People often are curious what we do on our home school days. The answer is, all kinds of mad and unpredictable stuff. “How do you know how to teach chemistry? I would be scarred I was not covering the right stuff or telling them something wrong.” I have had this a load of times. The problem with education is to me a really simple one. We have stopped thinking of kids as just smaller adults. They are still people, and there is not fixed amount of knowledge they absolutely have to have in their heads in order to be functional and happy adults. If you want categoric evidence of this, central government change the primary syllabus every year so it can’t be formulaic.

Octopus dissection.

If you were at work and you did not know the answer to a problem or question, what would you do? You would probably google it. Or ask someone who has the knowledge, or go to a library. Teaching is exactly the same. Even teaching my specialist subject which I have been doing for a million years (well sometimes it feels like that) I do not know that answer to every question students might ask me. And it is only a good teacher who is willing to admit that to their class.

Students are not vessels which we pour our knowledge into. This would be a fixed and static thing. Students are the drivers of a mad space rocket and we are merely passengers. Our job is to make sure they don’t crash and die, or get completely lost. And if we have done our job, they should be much better drivers than we ever were. The student should and must excel the teacher. This is how humanity drives forward.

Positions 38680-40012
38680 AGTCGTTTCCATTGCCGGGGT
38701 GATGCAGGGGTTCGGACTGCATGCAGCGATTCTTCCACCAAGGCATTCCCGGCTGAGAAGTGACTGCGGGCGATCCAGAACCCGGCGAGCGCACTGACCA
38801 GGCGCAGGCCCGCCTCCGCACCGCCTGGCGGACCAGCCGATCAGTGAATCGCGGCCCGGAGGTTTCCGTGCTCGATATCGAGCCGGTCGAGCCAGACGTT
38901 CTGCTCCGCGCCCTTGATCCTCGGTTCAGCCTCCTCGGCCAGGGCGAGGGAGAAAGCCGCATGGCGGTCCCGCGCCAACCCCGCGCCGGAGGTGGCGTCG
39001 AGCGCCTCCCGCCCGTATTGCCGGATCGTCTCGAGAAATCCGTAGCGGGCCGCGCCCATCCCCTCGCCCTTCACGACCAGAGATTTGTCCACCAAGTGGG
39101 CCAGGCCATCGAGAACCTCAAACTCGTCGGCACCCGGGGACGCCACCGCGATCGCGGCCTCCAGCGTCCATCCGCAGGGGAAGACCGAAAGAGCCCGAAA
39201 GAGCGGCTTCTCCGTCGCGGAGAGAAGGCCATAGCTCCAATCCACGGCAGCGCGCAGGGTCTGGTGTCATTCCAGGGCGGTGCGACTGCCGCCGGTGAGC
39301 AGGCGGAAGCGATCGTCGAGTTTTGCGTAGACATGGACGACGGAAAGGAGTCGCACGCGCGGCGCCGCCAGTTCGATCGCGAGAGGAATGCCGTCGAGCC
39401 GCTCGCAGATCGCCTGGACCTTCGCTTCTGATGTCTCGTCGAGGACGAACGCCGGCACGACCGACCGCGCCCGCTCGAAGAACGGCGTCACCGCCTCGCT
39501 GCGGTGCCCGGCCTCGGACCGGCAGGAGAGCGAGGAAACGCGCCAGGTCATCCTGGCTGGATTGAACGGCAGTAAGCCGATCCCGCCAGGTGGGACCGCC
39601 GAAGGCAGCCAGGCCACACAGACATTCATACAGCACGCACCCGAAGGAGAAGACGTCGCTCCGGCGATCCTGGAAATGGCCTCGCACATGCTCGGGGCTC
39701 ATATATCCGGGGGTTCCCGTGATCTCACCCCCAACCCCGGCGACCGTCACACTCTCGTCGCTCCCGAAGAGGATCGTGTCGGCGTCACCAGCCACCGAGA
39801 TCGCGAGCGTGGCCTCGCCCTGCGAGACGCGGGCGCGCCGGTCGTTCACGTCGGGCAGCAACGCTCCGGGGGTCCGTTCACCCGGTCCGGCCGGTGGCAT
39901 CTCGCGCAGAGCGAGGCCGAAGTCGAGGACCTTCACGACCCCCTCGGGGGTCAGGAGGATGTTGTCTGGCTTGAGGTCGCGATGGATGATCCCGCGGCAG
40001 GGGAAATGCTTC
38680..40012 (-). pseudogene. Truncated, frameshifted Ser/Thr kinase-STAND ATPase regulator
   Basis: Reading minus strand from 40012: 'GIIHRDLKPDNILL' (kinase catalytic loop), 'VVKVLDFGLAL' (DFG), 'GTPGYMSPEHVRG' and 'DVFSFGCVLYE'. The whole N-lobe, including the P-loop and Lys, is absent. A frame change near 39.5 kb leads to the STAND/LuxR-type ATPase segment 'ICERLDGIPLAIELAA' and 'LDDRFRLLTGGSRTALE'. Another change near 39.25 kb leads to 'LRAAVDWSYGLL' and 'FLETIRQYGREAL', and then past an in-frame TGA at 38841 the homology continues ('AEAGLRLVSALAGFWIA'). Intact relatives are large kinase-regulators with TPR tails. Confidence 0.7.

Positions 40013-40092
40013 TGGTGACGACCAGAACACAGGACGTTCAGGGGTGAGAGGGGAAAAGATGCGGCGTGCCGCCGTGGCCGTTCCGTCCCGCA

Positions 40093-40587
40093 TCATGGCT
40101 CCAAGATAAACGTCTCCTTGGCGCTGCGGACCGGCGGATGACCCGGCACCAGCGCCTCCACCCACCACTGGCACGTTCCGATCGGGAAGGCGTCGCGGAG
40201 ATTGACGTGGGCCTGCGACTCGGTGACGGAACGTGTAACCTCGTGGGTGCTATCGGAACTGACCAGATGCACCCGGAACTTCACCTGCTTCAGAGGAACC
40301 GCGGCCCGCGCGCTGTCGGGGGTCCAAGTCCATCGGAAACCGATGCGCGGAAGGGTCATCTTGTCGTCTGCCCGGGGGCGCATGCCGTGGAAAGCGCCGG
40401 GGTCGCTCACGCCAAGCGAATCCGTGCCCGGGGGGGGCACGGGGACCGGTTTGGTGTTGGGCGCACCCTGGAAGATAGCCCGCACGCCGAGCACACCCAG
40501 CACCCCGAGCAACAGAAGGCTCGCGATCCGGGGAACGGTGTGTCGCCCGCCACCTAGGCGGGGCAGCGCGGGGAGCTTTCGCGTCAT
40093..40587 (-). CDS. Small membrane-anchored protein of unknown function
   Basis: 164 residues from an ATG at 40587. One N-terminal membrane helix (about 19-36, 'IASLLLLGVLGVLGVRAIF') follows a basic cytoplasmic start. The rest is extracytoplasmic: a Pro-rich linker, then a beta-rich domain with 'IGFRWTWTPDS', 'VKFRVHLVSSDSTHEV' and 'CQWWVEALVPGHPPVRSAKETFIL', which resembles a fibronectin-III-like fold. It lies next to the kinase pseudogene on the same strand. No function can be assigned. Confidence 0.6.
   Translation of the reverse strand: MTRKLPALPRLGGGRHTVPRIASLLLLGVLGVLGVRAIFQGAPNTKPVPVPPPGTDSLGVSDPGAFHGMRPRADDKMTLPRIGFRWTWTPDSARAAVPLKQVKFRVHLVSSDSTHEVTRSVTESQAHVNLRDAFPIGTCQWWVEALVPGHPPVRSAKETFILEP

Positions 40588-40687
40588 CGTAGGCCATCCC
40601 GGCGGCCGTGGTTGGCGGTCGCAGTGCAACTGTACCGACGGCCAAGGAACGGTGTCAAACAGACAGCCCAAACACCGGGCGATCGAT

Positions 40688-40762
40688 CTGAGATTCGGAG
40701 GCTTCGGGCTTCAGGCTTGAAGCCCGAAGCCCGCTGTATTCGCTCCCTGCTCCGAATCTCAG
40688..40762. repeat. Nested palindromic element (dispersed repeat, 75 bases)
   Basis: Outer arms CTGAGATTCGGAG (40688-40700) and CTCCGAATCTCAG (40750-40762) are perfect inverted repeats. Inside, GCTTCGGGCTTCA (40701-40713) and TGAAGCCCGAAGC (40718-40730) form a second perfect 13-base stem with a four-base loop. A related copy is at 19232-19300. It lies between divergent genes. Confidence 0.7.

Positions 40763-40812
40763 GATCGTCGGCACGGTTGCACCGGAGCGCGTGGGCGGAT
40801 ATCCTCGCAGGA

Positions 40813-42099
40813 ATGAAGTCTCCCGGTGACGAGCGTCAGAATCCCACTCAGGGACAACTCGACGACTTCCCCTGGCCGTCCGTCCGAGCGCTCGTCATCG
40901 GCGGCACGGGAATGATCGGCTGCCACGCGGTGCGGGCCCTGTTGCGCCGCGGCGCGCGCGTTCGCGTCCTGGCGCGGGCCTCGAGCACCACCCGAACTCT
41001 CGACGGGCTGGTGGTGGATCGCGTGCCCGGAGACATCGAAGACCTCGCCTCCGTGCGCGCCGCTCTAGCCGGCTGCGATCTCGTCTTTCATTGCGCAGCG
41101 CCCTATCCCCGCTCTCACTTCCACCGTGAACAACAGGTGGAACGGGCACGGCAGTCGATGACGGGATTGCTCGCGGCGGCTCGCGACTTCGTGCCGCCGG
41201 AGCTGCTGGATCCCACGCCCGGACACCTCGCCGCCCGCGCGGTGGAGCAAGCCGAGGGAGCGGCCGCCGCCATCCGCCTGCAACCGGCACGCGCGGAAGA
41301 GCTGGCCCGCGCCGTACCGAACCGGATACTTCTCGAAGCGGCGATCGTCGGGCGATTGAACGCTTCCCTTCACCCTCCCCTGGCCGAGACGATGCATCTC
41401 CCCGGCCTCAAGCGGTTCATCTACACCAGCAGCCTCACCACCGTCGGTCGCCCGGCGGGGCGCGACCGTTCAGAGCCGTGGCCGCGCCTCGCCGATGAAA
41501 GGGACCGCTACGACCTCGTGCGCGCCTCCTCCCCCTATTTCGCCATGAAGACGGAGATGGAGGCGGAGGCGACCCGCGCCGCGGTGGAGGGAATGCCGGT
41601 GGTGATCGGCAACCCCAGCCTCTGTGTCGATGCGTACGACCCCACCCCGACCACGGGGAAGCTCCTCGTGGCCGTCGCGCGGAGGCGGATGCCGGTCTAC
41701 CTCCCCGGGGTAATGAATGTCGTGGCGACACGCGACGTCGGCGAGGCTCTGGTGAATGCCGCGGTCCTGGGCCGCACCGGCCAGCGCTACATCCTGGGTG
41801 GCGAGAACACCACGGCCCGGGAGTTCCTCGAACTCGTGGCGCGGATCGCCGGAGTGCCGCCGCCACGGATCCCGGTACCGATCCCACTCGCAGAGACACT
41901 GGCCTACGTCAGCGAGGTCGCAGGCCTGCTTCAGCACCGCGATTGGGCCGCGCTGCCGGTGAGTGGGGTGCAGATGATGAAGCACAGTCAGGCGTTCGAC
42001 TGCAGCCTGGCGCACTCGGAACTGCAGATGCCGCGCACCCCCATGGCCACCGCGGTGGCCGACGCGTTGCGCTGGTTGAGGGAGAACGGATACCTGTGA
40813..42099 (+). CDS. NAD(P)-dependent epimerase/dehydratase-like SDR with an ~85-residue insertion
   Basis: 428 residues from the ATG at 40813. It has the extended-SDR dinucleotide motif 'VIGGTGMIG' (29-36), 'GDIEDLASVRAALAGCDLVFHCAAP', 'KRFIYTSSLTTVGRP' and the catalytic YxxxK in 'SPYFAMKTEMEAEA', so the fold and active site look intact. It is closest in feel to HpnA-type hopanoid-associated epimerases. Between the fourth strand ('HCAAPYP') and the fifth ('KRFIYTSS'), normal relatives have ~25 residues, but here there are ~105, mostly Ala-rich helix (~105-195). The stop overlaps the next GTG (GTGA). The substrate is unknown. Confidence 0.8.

What is “Child led learning”? You would think the answer is obvious. Last Friday I took Zephaniah for his home school session. I asked his teacher what their topic was for the term: South America. Interesting, since he had thought “it was to do with planets and stuff.” Zephaniah had been really interested in a story I was telling him earlier in the week about a Phoenix. While I made lunch, he watched a short documentary about animals in South America. We then went down to the city farm and fed the goats and sheep and pigs and he noticed how llamas are not that different to sheep. We then picked his brother up and went to a small shop run by a Venuzulean family. The man there showed us his empanadas and churros and we discovered some interesting Argentinian sweets. We brought some home. Zeph and I made a collage of a Phoenix and then researched and compared South American mythical creatures with British ones. He made this …. wall hanging?!? Possibly more achieved in 6 hours than 6 weeks of school. This is child led learning. It is experiential, hands on, negotiated, fun and memorable. It involved: English, ICT, Citzenship, Geography, RS, Art, DT, Food, Science (biology) And languages. It didn’t involve a work sheet from twinkle.